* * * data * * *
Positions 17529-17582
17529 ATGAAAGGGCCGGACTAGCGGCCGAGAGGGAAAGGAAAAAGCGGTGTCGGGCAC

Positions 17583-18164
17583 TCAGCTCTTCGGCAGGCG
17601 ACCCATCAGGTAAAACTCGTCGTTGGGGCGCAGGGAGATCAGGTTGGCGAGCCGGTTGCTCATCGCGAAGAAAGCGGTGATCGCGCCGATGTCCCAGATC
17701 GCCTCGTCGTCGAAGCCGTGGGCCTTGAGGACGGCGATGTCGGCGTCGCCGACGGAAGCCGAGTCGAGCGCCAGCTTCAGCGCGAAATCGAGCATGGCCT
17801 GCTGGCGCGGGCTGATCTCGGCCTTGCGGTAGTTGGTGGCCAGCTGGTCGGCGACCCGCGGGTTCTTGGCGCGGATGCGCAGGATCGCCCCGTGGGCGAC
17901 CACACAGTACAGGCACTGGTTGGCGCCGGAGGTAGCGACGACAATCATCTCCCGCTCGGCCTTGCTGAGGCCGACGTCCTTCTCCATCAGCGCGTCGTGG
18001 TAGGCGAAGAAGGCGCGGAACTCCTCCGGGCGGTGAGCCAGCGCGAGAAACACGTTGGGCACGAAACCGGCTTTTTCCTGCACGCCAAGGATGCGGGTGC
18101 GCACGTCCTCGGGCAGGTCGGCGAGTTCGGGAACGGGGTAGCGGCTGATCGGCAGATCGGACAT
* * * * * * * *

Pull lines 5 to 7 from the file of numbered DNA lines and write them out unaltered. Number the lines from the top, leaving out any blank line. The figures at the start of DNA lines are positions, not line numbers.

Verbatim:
17601 ACCCATCAGGTAAAACTCGTCGTTGGGGCGCAGGGAGATCAGGTTGGCGAGCCGGTTGCTCATCGCGAAGAAAGCGGTGATCGCGCCGATGTCCCAGATC
17701 GCCTCGTCGTCGAAGCCGTGGGCCTTGAGGACGGCGATGTCGGCGTCGCCGACGGAAGCCGAGTCGAGCGCCAGCTTCAGCGCGAAATCGAGCATGGCCT
17801 GCTGGCGCGGGCTGATCTCGGCCTTGCGGTAGTTGGTGGCCAGCTGGTCGGCGACCCGCGGGTTCTTGGCGCGGATGCGCAGGATCGCCCCGTGGGCGAC